442   (named @{text "f.pinduct"}) are guarded by a generated domain
   443   predicate @{text "f_dom"}. The @{command (HOL) "termination"}
   444   command can then be used to establish that the function is total.
   445 
   446   \item [@{command (HOL) "fun"}] is a shorthand notation for
   447   ``@{command (HOL) "function"}~@{text "(sequential)"}, followed by
   448   automated proof attempts regarding pattern matching and termination.
   449   See \cite{isabelle-function} for further details.
   450 
   451   \item [@{command (HOL) "termination"}~@{text f}] commences a
   452   termination proof for the previously defined function @{text f}.  If
   453   this is omitted, the command refers to the most recent function
   454   definition.  After the proof is closed, the recursive equations and
   455   the induction principle is established.
   456 
   457   \end{descr}
   458 
   459   %FIXME check
   460 
   461   Recursive definitions introduced by the @{command (HOL) "function"}
   462   command accommodate
   463   reasoning by induction (cf.\ \secref{sec:cases-induct}): rule @{text
   464   "c.induct"} (where @{text c} is the name of the function definition)
   465   refers to a specific induction rule, with parameters named according
   466   to the user-specified equations.
   467   For the @{command (HOL) "primrec"} the induction principle coincides
   468   with structural recursion on the datatype the recursion is carried
   469   out.
   470   Case names of @{command (HOL)
   471   "primrec"} are that of the datatypes involved, while those of
   472   @{command (HOL) "function"} are numbered (starting from 1).
   473 
   474   The equations provided by these packages may be referred later as
   475   theorem list @{text "f.simps"}, where @{text f} is the (collective)
   476   name of the functions defined.  Individual equations may be named
   477   explicitly as well.
   478 
   479   The @{command (HOL) "function"} command accepts the following
   480   options.
   481 
   482   \begin{descr}
   483 
   484   \item [@{text sequential}] enables a preprocessor which
   485   disambiguates overlapping patterns by making them mutually disjoint.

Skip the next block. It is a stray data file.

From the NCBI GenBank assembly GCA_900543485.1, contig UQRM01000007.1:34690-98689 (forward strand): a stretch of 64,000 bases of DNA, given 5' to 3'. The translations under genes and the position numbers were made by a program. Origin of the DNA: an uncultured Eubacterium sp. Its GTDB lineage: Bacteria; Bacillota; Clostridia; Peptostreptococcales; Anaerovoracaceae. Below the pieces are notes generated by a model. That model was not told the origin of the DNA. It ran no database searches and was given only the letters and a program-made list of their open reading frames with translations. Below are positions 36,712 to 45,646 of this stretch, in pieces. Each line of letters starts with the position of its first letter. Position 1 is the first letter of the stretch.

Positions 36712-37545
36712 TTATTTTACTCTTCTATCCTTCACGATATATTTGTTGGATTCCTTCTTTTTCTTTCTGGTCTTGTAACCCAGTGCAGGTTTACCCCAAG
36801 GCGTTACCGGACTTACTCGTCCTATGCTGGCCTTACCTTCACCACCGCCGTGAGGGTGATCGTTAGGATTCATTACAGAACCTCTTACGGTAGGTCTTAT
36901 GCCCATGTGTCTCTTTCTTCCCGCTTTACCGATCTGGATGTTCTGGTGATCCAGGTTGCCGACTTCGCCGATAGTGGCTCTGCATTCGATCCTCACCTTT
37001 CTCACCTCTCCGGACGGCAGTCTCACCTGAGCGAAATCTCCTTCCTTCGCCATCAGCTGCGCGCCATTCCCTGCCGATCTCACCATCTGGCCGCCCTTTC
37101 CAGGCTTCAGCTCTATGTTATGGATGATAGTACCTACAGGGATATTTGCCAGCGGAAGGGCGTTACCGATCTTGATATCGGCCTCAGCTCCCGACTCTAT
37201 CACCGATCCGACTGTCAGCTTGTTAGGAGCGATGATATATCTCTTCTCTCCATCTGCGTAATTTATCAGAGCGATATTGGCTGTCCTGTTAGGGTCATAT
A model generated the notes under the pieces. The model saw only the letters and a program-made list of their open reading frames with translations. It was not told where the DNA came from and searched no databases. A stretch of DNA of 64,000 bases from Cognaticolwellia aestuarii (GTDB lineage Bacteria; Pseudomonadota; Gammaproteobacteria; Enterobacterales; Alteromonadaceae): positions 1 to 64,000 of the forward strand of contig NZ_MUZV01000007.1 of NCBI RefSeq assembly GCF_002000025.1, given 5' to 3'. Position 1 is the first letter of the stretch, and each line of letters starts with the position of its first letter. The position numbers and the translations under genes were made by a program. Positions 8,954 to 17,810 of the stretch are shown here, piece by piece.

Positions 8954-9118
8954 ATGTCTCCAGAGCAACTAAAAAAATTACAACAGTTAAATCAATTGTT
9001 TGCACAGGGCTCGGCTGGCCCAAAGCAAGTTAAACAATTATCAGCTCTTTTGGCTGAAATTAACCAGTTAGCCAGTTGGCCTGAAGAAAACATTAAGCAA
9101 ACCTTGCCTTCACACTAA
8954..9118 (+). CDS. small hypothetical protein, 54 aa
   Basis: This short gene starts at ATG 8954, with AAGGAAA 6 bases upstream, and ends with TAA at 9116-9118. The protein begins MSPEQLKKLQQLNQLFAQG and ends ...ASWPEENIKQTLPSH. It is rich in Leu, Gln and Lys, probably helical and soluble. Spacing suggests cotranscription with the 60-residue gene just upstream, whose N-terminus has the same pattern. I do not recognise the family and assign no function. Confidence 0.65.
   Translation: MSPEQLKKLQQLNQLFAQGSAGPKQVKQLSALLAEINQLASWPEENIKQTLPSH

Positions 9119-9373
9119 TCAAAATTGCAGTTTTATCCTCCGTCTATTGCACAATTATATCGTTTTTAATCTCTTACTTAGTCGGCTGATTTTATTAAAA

486   Earlier equations take precedence over later ones.  This allows to
   487   give the specification in a format very similar to functional
   488   programming.  Note that the resulting simplification and induction
   489   rules correspond to the transformed specification, not the one given
   490   originally. This usually means that each equation given by the user
   491   may result in several theroems.  Also note that this automatic
   492   transformation only works for ML-style datatype patterns.
   493 
   494   \item [@{text domintros}] enables the automated generation of
   495   introduction rules for the domain predicate. While mostly not
   496   needed, they can be helpful in some proofs about partial functions.
   497 
   498   \item [@{text tailrec}] generates the unconstrained recursive
   499   equations even without a termination proof, provided that the
   500   function is tail-recursive. This currently only works
   501 
   502   \item [@{text "default d"}] allows to specify a default value for a
   503   (partial) function, which will ensure that @{text "f x = d x"}
   504   whenever @{text "x \<notin> f_dom"}.
   505 
   506   \end{descr}
   507 *}
   508 
   509 
   510 subsection {* Proof methods related to recursive definitions *}
   511 
   512 text {*
   513   \begin{matharray}{rcl}
   514     @{method_def (HOL) pat_completeness} & : & \isarmeth \\
   515     @{method_def (HOL) relation} & : & \isarmeth \\
   516     @{method_def (HOL) lexicographic_order} & : & \isarmeth \\
   517   \end{matharray}
   518 
   519   \begin{rail}
   520     'relation' term
   521     ;
   522     'lexicographic\_order' (clasimpmod *)
   523     ;
   524   \end{rail}
   525 
   526   \begin{descr}
   527 
   528   \item [@{method (HOL) pat_completeness}] is a specialized method to
   529   solve goals regarding the completeness of pattern matching, as
   530   required by the @{command (HOL) "function"} package (cf.\
   531   \cite{isabelle-function}).
   532 
   533   \item [@{method (HOL) relation}~@{text R}] introduces a termination
   534   proof using the relation @{text R}.  The resulting proof state will
   535   contain goals expressing that @{text R} is wellfounded, and that the